Prostokvasha

[07 November, 2007]

Coup d'Etat

Ninety years ago today, Russia's fate was changed forever. One crazy guy decided it would be a good idea to overthrow the existing monarchic system, and with that, he made history. Here is what the Writer's Almanac has to say about it:

It was on this day in 1917 that the Russian Revolution took place. In the years leading up to it, hundreds of thousands of Russians had died in World War I, there'd been a series of food shortages, and prices of available goods had risen by more than 700 percent in just three years.

The revolution was led by Vladimir Lenin, who had been in exile in Switzerland, plotting to overthrow the Russian government. In April 1917, he crossed the border back into Russia for the first time in 10 years and went underground. He had to sneak through the streets in a disguise to attend a meeting of the Bolsheviks in late October of that year, but he persuaded a majority of his party to launch an armed takeover of the country. The coup met almost no resistance on this day in 1917, and the next day, Lenin was elected chairman of the Council of the new Soviet Government. Overnight, he had gone from a fugitive in hiding to the leader of the largest country in the world.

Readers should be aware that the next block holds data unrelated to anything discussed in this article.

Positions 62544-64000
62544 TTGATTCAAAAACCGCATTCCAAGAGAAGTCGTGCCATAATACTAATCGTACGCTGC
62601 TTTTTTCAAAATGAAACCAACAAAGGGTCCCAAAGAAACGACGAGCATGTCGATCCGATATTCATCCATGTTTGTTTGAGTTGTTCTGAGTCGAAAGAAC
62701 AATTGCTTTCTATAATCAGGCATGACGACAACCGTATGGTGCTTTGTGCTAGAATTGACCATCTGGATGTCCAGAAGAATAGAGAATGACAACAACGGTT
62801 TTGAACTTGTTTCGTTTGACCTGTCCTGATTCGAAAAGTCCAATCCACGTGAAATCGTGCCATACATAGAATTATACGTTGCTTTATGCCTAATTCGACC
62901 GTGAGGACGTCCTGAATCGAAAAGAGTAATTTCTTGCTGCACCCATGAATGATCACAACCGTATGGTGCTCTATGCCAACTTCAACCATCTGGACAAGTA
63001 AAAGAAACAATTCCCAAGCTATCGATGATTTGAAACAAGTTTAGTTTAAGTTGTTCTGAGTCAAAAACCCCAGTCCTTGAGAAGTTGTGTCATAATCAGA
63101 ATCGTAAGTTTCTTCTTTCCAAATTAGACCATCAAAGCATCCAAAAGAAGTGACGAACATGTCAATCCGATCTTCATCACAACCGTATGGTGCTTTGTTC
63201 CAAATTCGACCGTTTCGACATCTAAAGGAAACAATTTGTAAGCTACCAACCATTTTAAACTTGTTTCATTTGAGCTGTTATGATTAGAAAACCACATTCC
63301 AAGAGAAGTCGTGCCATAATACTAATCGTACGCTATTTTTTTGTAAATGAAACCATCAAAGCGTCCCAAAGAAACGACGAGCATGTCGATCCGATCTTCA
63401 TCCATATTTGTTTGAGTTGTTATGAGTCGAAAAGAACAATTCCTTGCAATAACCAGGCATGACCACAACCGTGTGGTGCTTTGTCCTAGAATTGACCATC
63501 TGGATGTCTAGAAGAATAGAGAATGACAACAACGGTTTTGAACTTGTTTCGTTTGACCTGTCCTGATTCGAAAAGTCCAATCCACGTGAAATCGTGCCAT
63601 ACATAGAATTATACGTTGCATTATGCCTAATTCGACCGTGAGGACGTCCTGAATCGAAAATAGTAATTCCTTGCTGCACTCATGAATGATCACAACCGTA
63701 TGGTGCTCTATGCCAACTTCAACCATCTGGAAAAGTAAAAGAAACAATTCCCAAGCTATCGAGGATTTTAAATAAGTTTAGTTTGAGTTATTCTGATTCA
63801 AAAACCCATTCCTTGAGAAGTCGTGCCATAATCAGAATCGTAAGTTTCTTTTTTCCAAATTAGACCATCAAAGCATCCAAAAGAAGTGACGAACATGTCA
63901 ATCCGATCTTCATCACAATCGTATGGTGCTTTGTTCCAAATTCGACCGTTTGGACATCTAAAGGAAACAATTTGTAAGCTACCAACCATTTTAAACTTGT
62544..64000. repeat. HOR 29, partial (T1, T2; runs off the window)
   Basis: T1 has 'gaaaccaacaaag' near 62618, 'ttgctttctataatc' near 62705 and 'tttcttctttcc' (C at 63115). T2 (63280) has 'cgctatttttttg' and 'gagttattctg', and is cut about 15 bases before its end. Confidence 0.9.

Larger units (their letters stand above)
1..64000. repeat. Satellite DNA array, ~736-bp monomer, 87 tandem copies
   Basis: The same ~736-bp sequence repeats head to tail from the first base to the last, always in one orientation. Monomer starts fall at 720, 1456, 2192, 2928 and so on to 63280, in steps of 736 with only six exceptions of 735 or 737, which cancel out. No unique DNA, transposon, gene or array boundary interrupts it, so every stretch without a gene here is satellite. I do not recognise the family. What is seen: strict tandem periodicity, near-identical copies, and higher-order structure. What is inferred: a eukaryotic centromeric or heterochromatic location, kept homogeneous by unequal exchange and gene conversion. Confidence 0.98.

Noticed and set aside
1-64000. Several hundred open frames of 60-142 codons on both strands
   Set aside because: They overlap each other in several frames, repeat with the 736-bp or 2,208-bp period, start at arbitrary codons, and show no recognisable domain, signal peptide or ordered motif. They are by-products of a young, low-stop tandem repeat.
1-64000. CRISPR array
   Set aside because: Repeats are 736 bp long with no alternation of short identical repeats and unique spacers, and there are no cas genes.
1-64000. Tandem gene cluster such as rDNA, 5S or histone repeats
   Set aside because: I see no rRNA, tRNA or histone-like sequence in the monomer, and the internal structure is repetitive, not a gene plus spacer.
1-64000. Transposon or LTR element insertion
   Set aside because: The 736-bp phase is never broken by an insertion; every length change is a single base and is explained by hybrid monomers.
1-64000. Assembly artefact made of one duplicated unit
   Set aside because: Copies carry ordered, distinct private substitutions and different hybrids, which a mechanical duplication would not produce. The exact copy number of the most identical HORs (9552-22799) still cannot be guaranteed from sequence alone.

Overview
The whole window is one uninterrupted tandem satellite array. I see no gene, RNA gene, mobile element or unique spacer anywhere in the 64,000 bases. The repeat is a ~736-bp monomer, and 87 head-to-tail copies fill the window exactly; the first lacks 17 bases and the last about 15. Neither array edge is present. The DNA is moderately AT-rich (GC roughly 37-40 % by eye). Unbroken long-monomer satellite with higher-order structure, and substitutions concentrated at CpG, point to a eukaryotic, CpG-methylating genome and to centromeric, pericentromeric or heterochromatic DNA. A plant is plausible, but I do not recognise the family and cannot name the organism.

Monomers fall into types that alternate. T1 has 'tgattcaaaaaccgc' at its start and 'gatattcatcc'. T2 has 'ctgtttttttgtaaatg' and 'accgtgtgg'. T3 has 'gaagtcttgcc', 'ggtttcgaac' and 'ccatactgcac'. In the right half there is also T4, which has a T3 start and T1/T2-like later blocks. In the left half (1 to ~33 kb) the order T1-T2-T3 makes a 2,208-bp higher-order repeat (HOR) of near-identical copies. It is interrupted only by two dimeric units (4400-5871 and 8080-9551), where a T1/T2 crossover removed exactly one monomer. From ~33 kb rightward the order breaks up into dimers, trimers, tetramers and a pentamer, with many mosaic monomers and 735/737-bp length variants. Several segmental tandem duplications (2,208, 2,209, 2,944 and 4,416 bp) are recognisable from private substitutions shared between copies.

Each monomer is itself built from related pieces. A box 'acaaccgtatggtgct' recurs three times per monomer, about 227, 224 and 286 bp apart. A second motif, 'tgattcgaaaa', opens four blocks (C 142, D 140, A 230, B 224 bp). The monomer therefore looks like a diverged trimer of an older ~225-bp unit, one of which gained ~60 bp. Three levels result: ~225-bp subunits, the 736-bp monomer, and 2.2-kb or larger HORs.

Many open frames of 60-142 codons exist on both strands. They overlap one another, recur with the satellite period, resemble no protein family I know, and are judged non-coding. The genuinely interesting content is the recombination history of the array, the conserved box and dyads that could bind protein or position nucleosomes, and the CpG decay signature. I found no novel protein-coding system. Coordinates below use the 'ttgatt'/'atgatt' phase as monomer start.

Lenin believed that a Communist country would need to be ruled at first by a military dictatorship, but that once Communism took hold, people would be so happy with the new system that the police state would wither away, and society would become a classless stateless paradise. But Russia remained a totalitarian police state for more than 70 years.


One dictatorship exchanged for another. Шило на мыло, so to speak. It's interesting to think that until the 1980s, theoretically, Russia has never functioned under a democracy. Western societies wonder why it has taken so long to adjust to this new political scheme, but just think. Figuring out voting rights, the stock exchange, and trade? It didn't come easy to the pilgrims either. You have to work for your Capitalism. And who is to say that it's the answer to the world's problems, really.

Communism, I think, is actually a fascinating philosophy. I mean, it's based solely on the goodness of the people (which I have my doubts about), and what can be more beautiful than that (minus the religion being the opium for the people bit)? A society where everyone shares the resources and "from each according to his abilities, to each according to his needs"? Nice optimism there, Mr. Marx. Too bad experience has shown that we are incapable of such idealism.

And with that, I'll leave you with my favorite Земфира song (how crazy is her site, btw). As well as another really sweet Zemfira song. Ok, this is pretty cool too.

1 sighs or salutations:

Jeremy | 09 November, 2007

i can't believe it's been 90 years. and also it is a good philosophy if everyone was a good person and trustworthy it would work, but sadly our world is not such. but we can dream :)

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